Roughly 80% of an Australian motor journalist's job is pressuring car companies to start selling utes — or, if they already do, to start selling a wider range of utes. And 80% of the job of whoever car companies tell to talk to Australian motor journalists is to explain, a thousand times over, that they're not going to launch a ute, come on now, be reasonable.
Apparently, it all happened again at the Paris Motor Show. At a media roundtable that some Australians were evidently invited to, BMW's development chief Klaus Fröhlich said that BMW definitely isn't going to make a pickup any time soon. Presumably he wasn't the one who brought that particular subject up.
But let me tell you right now that this Klaus Fröhlich guy is clearly a right flaming drongo and here's why.
1. The Mercedes-Benz X-Class sucks
Well, it does. Or at least BMW's Hendrik von Kuenheim thinks it does. It's "a disappointment". "Cheap". "Plasticky". He's not a big fan, basically.
The rules of talking the talk vis-à-vis walking the walk mean BMW is now pretty much obligated to enter the ute game. When has it ever been OK to call out your rivals without even trying to go one better? Did Barrie Robran badmouth Carlton, then pull out of the 1972 club championship final? (Full disclosure: I have no idea what Aussie rules is.) No. No he didn't.
Step up to the plate, BMW. Or the crease, I guess, because that's more cricket-y.
2. Utes are even more utilitarian than SUVs
We all know BMW likes to say it's in the game of producing performance vehicles, not utility vehicles, but there are enough X-somethings floating around now for us to know that isn't true. Like everybody else, BMW is selling cars that might actually be useful for people.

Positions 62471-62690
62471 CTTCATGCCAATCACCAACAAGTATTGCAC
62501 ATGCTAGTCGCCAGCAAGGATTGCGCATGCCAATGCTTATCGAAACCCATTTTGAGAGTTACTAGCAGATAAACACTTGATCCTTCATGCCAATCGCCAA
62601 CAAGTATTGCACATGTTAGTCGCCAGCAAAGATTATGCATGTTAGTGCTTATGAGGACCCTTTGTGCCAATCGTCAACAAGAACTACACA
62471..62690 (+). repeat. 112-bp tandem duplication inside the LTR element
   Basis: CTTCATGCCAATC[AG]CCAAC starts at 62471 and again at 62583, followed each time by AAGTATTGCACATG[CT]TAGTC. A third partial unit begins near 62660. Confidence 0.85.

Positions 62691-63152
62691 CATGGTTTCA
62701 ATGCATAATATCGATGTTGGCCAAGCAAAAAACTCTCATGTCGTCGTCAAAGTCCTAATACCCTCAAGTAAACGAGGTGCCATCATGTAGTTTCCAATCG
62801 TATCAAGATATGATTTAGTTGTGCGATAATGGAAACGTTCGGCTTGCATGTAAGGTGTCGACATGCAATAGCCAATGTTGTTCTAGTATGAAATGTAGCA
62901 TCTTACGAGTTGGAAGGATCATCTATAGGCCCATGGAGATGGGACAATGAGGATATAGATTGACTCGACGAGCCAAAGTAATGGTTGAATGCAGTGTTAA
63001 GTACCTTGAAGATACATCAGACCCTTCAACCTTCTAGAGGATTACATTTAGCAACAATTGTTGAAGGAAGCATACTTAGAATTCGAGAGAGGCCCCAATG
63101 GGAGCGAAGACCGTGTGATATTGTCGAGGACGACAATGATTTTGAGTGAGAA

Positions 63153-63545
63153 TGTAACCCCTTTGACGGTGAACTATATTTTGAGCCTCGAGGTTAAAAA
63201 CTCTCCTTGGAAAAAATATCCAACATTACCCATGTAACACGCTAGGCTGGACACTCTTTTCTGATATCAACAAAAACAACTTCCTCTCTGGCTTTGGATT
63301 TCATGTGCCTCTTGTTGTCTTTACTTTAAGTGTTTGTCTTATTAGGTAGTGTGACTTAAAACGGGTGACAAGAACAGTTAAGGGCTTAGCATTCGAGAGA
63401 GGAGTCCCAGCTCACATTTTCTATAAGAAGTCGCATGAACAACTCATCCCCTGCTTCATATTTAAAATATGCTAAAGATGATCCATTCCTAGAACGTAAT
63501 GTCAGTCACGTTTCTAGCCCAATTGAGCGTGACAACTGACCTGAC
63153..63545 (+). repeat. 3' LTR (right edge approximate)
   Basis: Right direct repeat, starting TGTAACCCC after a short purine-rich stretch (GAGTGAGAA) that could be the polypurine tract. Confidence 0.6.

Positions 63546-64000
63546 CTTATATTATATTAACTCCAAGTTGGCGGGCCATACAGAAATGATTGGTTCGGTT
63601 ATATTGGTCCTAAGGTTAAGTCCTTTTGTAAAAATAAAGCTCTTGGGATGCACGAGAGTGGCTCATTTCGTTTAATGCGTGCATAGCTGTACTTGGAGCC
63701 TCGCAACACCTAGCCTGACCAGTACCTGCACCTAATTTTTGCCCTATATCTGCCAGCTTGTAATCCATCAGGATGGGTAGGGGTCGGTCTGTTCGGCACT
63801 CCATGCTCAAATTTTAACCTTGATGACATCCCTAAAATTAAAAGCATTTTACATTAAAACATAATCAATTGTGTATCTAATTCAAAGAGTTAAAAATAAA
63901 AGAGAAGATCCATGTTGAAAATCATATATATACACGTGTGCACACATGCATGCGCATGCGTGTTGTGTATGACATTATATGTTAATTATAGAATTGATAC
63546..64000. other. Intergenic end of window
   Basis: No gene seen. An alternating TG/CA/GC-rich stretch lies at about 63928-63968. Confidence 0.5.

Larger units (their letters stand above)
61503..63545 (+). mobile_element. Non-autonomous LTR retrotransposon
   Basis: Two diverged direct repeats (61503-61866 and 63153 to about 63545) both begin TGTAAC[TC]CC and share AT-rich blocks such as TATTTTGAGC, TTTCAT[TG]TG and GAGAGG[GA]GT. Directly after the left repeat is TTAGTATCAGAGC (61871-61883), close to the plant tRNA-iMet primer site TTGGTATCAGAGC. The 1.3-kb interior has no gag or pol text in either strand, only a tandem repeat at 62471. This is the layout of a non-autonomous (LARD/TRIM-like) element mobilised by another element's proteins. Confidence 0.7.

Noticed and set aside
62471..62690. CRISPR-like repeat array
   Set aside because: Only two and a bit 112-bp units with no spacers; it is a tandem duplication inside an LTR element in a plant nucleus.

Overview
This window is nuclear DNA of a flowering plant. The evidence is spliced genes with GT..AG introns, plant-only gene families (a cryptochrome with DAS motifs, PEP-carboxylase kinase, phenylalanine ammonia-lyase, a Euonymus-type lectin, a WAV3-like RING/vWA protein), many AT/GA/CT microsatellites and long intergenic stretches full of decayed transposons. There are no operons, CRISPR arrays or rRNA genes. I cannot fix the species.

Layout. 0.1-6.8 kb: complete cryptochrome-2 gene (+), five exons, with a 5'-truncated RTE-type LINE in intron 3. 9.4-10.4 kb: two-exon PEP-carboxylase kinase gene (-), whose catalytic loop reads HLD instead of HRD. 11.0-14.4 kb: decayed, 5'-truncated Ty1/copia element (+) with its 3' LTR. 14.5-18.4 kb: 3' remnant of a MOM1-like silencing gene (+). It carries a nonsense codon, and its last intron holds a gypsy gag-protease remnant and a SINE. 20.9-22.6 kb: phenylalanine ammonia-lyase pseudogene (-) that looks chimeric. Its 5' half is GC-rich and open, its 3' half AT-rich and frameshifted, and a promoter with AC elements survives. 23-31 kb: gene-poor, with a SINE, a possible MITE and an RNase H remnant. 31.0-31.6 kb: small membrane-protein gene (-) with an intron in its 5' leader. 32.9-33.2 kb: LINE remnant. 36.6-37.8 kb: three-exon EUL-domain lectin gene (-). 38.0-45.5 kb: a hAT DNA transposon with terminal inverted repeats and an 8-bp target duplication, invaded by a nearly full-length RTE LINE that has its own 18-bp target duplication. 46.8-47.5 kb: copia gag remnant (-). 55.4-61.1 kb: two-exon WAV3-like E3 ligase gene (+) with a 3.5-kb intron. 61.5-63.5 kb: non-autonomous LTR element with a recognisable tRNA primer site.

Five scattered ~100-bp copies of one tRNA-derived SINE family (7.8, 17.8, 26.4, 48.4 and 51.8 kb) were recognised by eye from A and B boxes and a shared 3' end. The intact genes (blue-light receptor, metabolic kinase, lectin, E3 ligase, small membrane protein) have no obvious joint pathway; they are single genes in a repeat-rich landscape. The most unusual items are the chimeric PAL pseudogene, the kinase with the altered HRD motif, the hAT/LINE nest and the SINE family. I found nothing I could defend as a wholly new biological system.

So what's the point of advertising just how much storage space there is in the back of the X5 — and how much easier that will make your life if you're into skiing or playing golf — if BMW isn't ready to launch a pickup? You can fit way more in one of them, and there are a lot of people out there regularly hauling round fridges, oversized folk art, oddly shaped branches or whatever else it is people put in their pickups. How about making life easier for honest cobbers like that once in a while, eh?
3. It's time to smash the Euroamericocentrist paradigm
It's not just Aussies who love utes. Kiwis do, too, and as everybody knows they're not Australian in the slightest. South Africa has also seen the bakkie light, so they'd also be on board with the idea. As would the whole of Latin America, where the usually pretty lackluster FCA is cleaning up selling compact pickups like the Brazilian-made Fiat Toro.
There's a clear north-south divide going on here. Klaus Fröhlich says there isn't a big enough market for small luxury pickups, and that might be true in Europe, but push past the equator and the Southern Hemisphere is collectively crying out for one. The Ford Ranger, Toyota Hilux and the Chevy Colorado (under various names) are among the best selling vehicles in Australia, New Zealand, South Africa, Brazil, Argentina etc. etc., and it's about time BMW threw a bone to everybody on the bottom of the planet, strewth.
4. There's already the perfect place to build it
Did I say South Africa likes bakkies? Well, that's convenient, because BMW already has the Rosslyn Plant in Pretoria, and it's been churning out BMWs for over 40 years. After ending production of the 3 Series, the facility is now dedicated to the X3.
Now, I'm not a mechanical engineer or anything like that, but I'm pretty sure that any factory capable of producing large numbers of SUVs would also be capable of producing large numbers of compact pickups. So we've got a factory, perfectly positioned between Latin America and Oceania, with everything needed to produce a car that Latin America, South Africa and Oceania are going to lap up.
The stars align, and they look a hell of a lot like the Southern Cross.
5. Somebody's got to shut the Aussies up
Seriously. This is never going to stop otherwise. Never. They'll just keep asking. Over and over again. Forever.